Hello! My name is Stephen and I’m DCBC’s new Women’s Captain. Before you reload your browser, yes, I’m a guy and, yes, I’m in charge of the women’s squad. This is a quite unusual situation in college rowing and is the first time this has occurred at DCBC for a long time. As I’m sure you’ve now guessed, I am a cox and have been in charge of the women’s first boat for the past year and a half. I have experienced the full range of highs and lows that competing at the top of college rowing can provide and am excited for what we can achieve as a squad this coming year.
In October, I will be entering my 3rd year at Downing, studying Engineering. I’ve thoroughly enjoyed my first 2 years at Cambridge and love the work-sport-life balance that rowing provides. There’s nothing I look forward to more than heading out onto the water and improving my own skills whilst also helping every member of my crew to improve as well.
My first taste of rowing came during Freshers’ week in my first year. Attending the Freshers’ taster days at the boat house, I got to meet members of both rowing squads and have my first go on an erg, or rowing machine as I then called them. After coming in a resounding last place on the 100m sprint challenge I decided rowing wasn’t for me but perhaps being the person in the boat whose aerobic fitness doesn’t matter would be more suitable.
For the first two terms of my coxing I was in the men’s half of the Boat Club. Taking NM1 to some results, quality best left unmentioned, before sadly getting spoons with M2 in my first Bumps campaign. While I can joke about these results now they taught me a very important lesson of rowing. “What you put in, is what you get out.” This is something I’ve since tried to always think about, putting maximum effort into each rowing session I do.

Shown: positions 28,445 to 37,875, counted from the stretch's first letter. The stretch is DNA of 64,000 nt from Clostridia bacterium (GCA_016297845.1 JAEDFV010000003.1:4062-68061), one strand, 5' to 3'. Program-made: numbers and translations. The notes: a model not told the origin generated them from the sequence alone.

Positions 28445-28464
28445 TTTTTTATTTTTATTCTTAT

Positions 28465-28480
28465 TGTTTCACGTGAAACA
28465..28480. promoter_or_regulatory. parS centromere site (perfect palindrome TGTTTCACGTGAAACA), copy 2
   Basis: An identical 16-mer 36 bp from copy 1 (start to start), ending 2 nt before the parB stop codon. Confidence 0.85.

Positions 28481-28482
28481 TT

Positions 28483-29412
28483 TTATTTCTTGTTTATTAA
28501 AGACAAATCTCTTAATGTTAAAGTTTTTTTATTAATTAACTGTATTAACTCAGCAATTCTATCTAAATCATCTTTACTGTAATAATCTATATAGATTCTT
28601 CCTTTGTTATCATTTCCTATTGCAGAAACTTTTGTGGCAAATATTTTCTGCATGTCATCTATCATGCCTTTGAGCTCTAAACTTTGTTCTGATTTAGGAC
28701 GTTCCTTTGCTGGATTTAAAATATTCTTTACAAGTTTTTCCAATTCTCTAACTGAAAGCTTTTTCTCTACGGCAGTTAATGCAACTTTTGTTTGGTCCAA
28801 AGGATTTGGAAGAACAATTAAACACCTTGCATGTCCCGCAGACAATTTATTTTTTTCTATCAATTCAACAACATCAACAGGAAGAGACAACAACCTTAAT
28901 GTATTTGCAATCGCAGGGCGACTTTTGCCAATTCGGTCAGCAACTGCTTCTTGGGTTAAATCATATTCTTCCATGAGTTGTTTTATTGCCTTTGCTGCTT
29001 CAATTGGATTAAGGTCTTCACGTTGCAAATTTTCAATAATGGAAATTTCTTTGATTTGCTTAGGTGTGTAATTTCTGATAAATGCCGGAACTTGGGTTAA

The past four terms of being W1 cox have passed in a crazy blur. From winning a headship in my second Bumps to coming agonizingly close in Lent of the last year and ultimately to the disappointment of this year’s May Bumps. I think it can be quite easy after a result like our May Bumps to forget where we are in the scale of women’s rowing at Cambridge. We are still a dominant and intimidating force; anyone that underestimates us this year will most definitely regret it. It is still possible for us to win two headships this year- unlikely, but possible. This will be my ultimate aim, from the first day of my captaincy to the last.
Women’s rowing at Downing has so much to offer outside of the top crew. Last year’s second boat was the quickest second boat on the river by far and managed to go up a crazy nine places across eight days of Bumps racing. I hope I can contribute to their continued success as they push ever higher up the bumps charts, toppling many first boats along the way. Downing also managed to have a casual W3 for the first time in a few years, something I hope to continue and hopefully push them towards competing in more races.
I am incredibly excited for the coming year of women’s rowing at DCBC and hope I can be a captain that members of my squad are proud to row for.